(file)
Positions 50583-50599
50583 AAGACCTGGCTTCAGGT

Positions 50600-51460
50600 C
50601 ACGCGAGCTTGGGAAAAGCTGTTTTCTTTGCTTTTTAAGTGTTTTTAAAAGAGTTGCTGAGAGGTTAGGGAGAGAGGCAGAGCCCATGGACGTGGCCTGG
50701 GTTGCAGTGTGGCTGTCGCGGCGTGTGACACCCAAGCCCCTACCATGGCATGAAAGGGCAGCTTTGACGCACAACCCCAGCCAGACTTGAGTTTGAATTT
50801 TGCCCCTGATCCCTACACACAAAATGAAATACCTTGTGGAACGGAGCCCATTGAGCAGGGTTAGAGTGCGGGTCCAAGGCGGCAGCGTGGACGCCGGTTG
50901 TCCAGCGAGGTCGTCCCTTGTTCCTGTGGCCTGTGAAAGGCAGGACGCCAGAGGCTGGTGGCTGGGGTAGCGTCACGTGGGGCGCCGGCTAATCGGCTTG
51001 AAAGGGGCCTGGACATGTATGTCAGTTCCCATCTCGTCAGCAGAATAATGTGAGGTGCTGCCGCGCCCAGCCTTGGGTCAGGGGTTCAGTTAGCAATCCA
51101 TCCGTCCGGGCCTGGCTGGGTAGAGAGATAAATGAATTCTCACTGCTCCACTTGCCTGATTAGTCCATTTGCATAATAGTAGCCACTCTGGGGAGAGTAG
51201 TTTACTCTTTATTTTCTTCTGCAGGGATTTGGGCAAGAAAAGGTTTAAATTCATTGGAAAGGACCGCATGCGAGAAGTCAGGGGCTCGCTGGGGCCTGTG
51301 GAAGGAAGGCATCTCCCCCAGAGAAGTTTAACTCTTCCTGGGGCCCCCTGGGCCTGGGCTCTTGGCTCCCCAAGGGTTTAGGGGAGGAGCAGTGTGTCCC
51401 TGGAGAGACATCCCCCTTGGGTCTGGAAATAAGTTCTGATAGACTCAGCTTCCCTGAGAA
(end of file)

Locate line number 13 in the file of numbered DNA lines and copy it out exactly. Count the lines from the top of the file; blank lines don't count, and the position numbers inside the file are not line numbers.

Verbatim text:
51401 TGGAGAGACATCCCCCTTGGGTCTGGAAATAAGTTCTGATAGACTCAGCTTCCCTGAGAA